Hewlett Packard Enterprise (HPE) has issued a support bulletin for users of its SAS Solid State Drives. If left unpatched certain models, which were sold individually and as parts of other server and storage products, will fail as they pass 32,768 hours of operation. Understandably this is listed as a critical fix by HPE and users are recommended to apply patches immediately.
If you are running any HPE SAS SSD with drive firmware version older than HPD8 please head on over to the support bulletin page to check for your HPE Model number / SKU to see if it affected by this critical bug. The affected parts list is rather long and includes a number of HPE server and storage products from the ProLiant, Synergy, Apollo, JBOD D3xxx, D6xxx, D8xxx, MSA, StoreVirtual 4335 and StoreVirtual 3200 lines.
Looking more closely at this peculiar bug, it is said to cause "drive failure and data loss at 32,768 hours of operation and require restoration of data from backup in non-fault tolerance, such as RAID 0 and in fault tolerance RAID mode if more drives fail than what is supported by the fault tolerance RAID mode logical drive". The "firmware defect" will make itself known after 32,768 hours of operation, which equates to 3 years, 270 days 8 hours of runtime. HPE adds that if you run one of these storage devices past this duration and it fails "neither the SSD nor the data can be recovered," and compounding the issue for users will be that SSDs put into service in a batch will all likely fail simultaneously.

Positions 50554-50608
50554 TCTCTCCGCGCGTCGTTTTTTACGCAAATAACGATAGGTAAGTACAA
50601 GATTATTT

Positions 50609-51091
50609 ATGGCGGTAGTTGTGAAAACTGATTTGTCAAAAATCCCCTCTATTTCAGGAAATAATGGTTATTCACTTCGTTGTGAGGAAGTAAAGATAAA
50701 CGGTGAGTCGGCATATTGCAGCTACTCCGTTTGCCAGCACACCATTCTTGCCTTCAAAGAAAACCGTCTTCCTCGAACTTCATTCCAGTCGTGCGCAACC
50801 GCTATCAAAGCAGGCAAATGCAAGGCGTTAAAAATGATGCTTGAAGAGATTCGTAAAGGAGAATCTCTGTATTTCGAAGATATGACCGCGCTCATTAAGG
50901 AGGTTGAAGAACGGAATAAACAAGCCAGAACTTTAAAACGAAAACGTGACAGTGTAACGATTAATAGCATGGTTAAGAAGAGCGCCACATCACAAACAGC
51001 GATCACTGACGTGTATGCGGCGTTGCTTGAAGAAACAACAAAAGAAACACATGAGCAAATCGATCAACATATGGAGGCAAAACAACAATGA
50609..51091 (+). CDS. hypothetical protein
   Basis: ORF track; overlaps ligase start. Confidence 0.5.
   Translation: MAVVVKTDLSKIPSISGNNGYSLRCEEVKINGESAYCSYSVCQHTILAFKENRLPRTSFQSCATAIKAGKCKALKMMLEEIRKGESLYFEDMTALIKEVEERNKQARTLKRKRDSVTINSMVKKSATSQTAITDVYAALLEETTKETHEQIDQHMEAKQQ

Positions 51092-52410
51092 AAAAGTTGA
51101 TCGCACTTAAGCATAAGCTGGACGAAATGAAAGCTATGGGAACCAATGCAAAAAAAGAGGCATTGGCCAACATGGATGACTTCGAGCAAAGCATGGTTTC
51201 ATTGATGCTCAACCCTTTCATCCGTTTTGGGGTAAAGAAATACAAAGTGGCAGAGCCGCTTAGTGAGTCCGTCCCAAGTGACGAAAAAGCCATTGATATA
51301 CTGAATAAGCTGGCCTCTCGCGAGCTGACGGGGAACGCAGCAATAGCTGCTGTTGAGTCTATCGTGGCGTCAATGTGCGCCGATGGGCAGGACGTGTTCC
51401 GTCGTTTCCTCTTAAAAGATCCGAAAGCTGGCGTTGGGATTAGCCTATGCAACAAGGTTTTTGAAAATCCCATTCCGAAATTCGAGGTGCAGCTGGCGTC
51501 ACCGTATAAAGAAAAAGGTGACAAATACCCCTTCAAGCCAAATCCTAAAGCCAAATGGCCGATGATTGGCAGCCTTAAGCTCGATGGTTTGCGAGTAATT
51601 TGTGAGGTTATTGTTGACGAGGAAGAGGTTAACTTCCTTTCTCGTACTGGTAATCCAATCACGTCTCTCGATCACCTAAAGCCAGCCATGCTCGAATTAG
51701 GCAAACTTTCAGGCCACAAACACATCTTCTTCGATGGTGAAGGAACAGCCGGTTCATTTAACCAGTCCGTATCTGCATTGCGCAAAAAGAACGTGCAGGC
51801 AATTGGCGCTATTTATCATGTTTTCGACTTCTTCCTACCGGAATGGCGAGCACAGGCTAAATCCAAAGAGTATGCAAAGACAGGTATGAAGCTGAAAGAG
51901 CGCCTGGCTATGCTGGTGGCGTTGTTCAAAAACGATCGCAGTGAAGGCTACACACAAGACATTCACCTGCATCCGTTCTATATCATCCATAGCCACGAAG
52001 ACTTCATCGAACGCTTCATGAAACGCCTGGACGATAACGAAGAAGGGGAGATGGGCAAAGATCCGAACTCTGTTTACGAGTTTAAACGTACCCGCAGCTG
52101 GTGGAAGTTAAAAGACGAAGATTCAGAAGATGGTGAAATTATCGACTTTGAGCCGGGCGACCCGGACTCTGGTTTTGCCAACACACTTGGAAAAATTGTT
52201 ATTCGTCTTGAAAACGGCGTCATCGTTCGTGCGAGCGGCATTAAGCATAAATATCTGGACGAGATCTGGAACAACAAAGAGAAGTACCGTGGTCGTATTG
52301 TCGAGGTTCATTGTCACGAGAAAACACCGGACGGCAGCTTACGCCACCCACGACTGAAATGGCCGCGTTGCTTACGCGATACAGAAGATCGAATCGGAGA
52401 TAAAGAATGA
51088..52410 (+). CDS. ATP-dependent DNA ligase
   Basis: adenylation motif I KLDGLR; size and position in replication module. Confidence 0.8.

HPE's Offline Smart Storage Administrator software for Windows and Linux can show you your SSD drive power on hours in its GUI. However, it is probably advisable to just head on over to the new firmware download links about two thirds down the HPE support bulletin page to download and apply this firmware if you are anywhere near 3 years of use of your HPE SAS SSD product. Meanwhile, there have recently been reports of HPE SSD failures due to this bug, on Reddit.
Please note that only eight of the 20 drives affected have patches available today. You will have to wait until the second week in December for patch files for the remaining 12 affected SKUs. HPE assures that those waiting for patches couldn't have run their SSDs long enough yet for the critical failure to occur.
While HPE didn't provide any hints about what might be tripping this 'SSD kill switch' at 32,768 hours of operation, some experts have speculated that it could be a permanent crash caused by integer overflow. A quick Google indicates that the maximum signed range of integer values that can be stored in 16-bits is 32,768, which is probably relevant to both the problem and solution.